425  SOME} $v$ reads it and then replaces it with a new value $v$.  SOME} $v$ reads it and then replaces it with a new value $v$.  It is
426    always the old value that gets returned.
427    
428  \begin{verbatim}  \begin{verbatim}
429    val verbose : bool option -> bool    val verbose : bool option -> bool
# Line 423  Line 440 
440  In the case of a compile-time error {\tt CM.keep\_going} instructs the  In the case of a compile-time error {\tt CM.keep\_going} instructs the
441  {\tt CM.recomp} phase to continue working on parts of the dependency  {\tt CM.recomp} phase to continue working on parts of the dependency
442  graph that are not related to the error.  (This does not work for  graph that are not related to the error.  (This does not work for
443  syntax errors because a correct parse is needed before CM can  outright syntax errors because a correct parse is needed before CM can
444  construct its dependency graph.)  The default is {\em false} and can  construct the dependency graph.)  The default is {\em false} and can
445  be overriden at startup by the environment variable {\tt CM\_KEEP\_GOING}.  be overriden at startup by the environment variable {\tt
446    CM\_KEEP\_GOING}.
447    
448  {\tt CM.parse\_caching} sets a limit on how many parse trees are  {\tt CM.parse\_caching} sets a limit on how many parse trees are
449  cached in main memory.  In certain cases CM must parse source files in  cached in main memory.  In certain cases CM must parse source files in
450  order to be able to calculate the dependency graph.  Later, the same  order to be able to calculate the dependency graph.  Later, the same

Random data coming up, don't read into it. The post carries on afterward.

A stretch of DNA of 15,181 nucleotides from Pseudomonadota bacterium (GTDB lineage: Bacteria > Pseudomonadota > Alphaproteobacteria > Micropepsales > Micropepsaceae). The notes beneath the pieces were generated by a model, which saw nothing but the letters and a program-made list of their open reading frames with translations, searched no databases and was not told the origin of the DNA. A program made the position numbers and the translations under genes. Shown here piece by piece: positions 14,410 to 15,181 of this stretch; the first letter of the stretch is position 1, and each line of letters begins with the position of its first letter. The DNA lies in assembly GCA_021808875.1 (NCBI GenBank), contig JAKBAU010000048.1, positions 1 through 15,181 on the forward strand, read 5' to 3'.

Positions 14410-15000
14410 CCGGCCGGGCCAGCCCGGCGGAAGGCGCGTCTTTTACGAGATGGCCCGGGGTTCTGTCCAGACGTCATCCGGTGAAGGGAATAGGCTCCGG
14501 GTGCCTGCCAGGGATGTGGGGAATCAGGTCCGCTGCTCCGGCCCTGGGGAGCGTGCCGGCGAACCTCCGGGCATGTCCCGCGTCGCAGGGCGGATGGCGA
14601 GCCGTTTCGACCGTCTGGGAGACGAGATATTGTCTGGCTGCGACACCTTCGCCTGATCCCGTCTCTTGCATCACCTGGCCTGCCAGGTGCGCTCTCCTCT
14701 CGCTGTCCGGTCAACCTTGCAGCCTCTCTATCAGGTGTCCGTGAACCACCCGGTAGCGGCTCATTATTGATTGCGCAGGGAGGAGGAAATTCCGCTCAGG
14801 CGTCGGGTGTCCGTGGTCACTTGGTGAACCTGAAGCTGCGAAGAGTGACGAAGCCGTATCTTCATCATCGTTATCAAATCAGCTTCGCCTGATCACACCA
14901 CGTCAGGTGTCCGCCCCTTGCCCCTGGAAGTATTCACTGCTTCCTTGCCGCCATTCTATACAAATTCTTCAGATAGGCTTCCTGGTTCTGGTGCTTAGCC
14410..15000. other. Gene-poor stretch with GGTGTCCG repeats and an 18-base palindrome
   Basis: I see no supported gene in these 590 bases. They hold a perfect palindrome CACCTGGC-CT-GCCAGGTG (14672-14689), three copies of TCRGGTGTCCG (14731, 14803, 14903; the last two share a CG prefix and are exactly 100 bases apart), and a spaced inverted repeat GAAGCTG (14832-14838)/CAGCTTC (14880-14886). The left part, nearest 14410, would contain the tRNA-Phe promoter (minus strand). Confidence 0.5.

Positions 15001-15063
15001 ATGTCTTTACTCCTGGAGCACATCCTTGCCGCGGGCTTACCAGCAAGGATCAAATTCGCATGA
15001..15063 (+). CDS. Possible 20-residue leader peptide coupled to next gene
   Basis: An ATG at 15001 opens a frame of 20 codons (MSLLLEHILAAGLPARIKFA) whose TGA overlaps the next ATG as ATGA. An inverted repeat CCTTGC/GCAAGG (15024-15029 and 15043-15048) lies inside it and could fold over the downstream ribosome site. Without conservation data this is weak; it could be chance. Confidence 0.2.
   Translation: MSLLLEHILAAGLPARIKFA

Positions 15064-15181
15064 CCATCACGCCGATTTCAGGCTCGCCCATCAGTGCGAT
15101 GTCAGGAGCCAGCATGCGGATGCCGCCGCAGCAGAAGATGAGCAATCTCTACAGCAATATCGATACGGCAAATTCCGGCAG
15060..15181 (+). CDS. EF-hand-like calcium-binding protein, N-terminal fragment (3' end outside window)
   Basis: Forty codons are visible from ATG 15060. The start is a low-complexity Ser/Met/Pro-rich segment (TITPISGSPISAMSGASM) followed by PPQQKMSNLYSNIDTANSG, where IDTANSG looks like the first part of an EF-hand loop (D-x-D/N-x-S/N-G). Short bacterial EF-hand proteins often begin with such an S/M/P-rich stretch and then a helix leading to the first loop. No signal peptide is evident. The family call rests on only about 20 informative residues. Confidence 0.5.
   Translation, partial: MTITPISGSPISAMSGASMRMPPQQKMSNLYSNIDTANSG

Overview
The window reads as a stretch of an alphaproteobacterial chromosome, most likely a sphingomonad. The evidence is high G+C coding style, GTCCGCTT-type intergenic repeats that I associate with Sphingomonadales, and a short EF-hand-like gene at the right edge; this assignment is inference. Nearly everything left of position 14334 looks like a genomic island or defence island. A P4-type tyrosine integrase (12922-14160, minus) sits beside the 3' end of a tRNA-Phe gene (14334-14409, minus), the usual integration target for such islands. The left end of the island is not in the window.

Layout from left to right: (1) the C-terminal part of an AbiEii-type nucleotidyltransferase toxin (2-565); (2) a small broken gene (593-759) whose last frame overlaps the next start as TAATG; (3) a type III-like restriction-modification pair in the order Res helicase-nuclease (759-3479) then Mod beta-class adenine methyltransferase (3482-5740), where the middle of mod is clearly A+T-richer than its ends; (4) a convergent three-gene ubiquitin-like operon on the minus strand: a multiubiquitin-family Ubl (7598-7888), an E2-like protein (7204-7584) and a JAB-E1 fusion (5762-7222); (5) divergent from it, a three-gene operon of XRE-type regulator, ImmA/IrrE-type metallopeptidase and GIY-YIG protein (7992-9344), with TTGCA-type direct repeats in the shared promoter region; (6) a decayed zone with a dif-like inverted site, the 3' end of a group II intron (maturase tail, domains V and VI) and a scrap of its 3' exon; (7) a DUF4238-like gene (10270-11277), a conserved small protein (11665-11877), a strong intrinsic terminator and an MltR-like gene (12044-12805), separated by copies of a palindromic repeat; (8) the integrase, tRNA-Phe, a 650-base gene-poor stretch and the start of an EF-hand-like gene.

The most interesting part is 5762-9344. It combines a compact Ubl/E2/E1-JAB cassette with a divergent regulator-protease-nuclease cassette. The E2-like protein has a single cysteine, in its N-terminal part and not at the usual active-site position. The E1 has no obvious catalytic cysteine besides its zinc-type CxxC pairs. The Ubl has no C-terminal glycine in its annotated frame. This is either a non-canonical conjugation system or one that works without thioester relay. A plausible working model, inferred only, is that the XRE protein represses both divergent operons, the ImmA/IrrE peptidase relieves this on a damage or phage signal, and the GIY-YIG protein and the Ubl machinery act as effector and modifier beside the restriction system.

451  files may need to be compiled, in which case an existing parse tree  files may need to be compiled, in which case an existing parse tree
452  saves the time to parse the file again.  Keeping parse trees can be  saves the time to parse the file again.  Keeping parse trees can be
453  expensive in memory usage.  Moreover, CM makes special efforts to  expensive in terms of memory usage.  Moreover, CM makes special
454  avoid parsing files unless they have actually been modified.  efforts to avoid re-parsing files in the first place unless they have
455  Therefore, it may not make much sense to set this value very high.  actually been modified.  Therefore, it may not make much sense to set
456  The default is {\em 100} and can be overriden at startup time by the  this value very high.  The default is {\em 100} and can be overriden
457  environment variable {\tt CM\_PARSE\_CACHING}.  at startup time by the environment variable {\tt CM\_PARSE\_CACHING}.
458    
459  This version of CM uses an ML-inspired syntax for expressions in its  This version of CM uses an ML-inspired syntax for expressions in its
460  conditional compilation subsystem.  However, for the time being it  conditional compilation subsystem (see Section~\ref{sec:preproc}).
461  will accept old C-inspired expressions but produce a warning for each  However, for the time being it will accept most of the original